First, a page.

May 16, 2015—It was a lovely day for some self-imposed suffering. We tackled about 14 kilometers hiking and touring into one of the country’s most beautiful travel destinations: the Mount Pinatubo. This volcano is known as an active stratovolcano in the Cabusilan Mountains on the island of Luzon, near the tripoint of the Philippine provinces of Zambales, Tarlac, and Pampanga. It erupted on June 15, 1991 and produced the second largest terrestrial eruption of the 20th century. Whoa!
With barely three hours of sleep, I heaved a sigh at the thought of the completing the adventure. What have we signed ourselves up for? Why do we put ourselves in situations that call for discomfort? Prior arrival to the site, these were the questions that circled in my mind. I could already imagine blistered feet, aching calf muscles, and the scorching heat of the sun prickling on my skin and dwindling my precious energy. Ultimately, my answer had everything to do with personal growth and the thrill of exploring out of my comfort zone.
Before our Mount Pinatubo day tour, I’ve read countless of blogs and reviews about it. Everyone seemed to have shared his/her unique set of stories, travel guides, and tips every time. Here’s mine. 🙂
Top 5 Things to Know When Planning Your Mount Pinatubo Day Tour
1. If you’re not sure how to organize a DIY Mt. Pinatubo day tour, get a tour package with an accredited Pinatubo organizer.
In our case, we signed up with Majestic Mount Pinatubo Tour and Homestay (owned by Sonia Bognot) and availed of Package A (Saturday) that costs PhP 2050/person. (We were 15 in the group.) The package was inclusive of everything we would need in the Mt. Pinatubo day tour:
- round trip shared van transfer service: from our meeting place to Sta. Juliana Capas, Tarlac and back
- food: breakfast, lunch, and water
- rental of 4×4 off-road vehicle which took us to the start of the hiking jump-off point and back
- tour guide who accompanied us from the start to the end of our tour
- mandatory aeta fee – PhP 150 per person
- all tourism fees including registration fee, entrance fee, conservation fee, and permit to trek
Only the first 400 guests with tour reservation with any accredited Pinatubo organizer are allowed to trek per day. This is taken seriously especially during peak season (third week of October to June). Those who have no reservation and did not book for a tour arrangement with accredited organizers can still come BUT will be put on a wait list. Chance passengers can continue their journey only if there will be any 4×4 jeep left for them to use.
2. Take note of the time and follow the itinerary as planned.
According to the locals, there used to be a “short trek” (via the Skyway) where the 4×4 jeep reaches a certain area that’s near the base of the Pinatubo so hikers would just have to walk 1km to continue the hike and get to the crater.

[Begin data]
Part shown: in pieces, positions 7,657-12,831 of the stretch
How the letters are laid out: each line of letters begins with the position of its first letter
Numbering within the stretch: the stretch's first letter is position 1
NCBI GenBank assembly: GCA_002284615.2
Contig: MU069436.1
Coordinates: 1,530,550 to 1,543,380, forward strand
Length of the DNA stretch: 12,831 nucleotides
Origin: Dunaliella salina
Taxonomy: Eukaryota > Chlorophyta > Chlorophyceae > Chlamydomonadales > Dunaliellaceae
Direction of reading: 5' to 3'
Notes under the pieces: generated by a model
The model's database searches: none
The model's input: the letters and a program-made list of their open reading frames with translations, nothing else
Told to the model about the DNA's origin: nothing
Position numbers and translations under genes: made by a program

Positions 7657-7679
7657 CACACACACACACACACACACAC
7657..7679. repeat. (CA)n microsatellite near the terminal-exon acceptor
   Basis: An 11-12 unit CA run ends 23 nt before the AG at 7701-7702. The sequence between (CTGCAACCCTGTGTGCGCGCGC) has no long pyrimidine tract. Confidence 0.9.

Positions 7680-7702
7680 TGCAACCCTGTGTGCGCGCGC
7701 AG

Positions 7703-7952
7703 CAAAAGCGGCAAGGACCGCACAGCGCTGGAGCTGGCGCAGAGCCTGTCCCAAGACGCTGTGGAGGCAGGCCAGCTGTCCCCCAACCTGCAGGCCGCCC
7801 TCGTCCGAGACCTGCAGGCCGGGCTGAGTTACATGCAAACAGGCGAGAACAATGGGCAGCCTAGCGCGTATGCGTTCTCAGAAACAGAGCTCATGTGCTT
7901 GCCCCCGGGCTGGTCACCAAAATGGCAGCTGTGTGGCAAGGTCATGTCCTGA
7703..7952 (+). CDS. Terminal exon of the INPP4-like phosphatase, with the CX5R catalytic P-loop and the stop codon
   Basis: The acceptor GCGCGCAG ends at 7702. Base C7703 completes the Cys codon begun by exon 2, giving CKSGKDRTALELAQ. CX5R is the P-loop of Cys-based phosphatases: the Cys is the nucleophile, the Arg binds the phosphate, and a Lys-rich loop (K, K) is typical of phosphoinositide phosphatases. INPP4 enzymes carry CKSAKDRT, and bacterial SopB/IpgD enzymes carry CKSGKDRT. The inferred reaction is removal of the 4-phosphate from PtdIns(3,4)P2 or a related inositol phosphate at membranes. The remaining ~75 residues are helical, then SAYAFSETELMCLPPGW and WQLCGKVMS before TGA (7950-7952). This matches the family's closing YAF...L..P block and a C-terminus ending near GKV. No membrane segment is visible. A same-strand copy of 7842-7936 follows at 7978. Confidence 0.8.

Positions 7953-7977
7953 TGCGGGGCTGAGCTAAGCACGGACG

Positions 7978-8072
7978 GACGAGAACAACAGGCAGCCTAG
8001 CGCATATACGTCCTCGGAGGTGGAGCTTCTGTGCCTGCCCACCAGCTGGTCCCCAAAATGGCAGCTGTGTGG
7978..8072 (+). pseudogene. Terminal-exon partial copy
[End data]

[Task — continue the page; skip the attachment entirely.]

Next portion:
However, ever since the trails were ruined by Typhoon Ondoy, they are no longer passable by the jeep. Hence, everyone would have no other choice but go through the “long trek” whose distance is seven kilometers one-way to the crater (equivalent to about 2-2.5 hours) and another seven kilometers down (another 2-2.5 hours) by foot.
The reason why it’s important to stick with the itinerary (see below) is that we won’t know when it will rain. Trekking in Mt. Pinatubo is said to be dangerous when it rains.
For Your Reference: Our Mt. Pinatubo Day Tour Itinerary
- 2:00AM Meetup with Majestic Mount Pinatubo Tour and Homestay’s Van Driver
We met with the driver at Eton Centris in Quezon Avenue. Traveling to the meeting place in Tarlac took over two hours.
- 5:30AM – 6:00AM Registration and Orientation
All Mount Pinatubo trekkers are required to register at the registration site located at the Local Tourism Office in Santa Juliana, Capas, Tarlac. We filled out waiver forms, had breakfast provided by the organizer, attended the group orientation, and formed into groups.
These should be done before the cut-off time, which is unpredictable when Military Exercises are present in the area. During such an event, the cut-off time for registration is STRICTLY at 6:00AM-6:30 AM or even earlier. If you arrived late, you will have to wait for the next day to trek. It is therefore risky to take chances and become a latecomer, as your effort and excitement to see Mt. Pinatubo will all go to waste.
- 6:00AM – 7:00AM Departure to Drop Point
After registration and securing the necessary trek permits, we rode a 4×4-wheeler jeep which can seat five people.
The 1.5-hour bumpy ride took us across a vast expanse of barren lands, formation of rocks and mountains, and different sand formations created by Mt. Pinatubo’s eruption. It was like “the land before time.” Asking the driver to stop or slow down for picture-taking is allowed. Yay!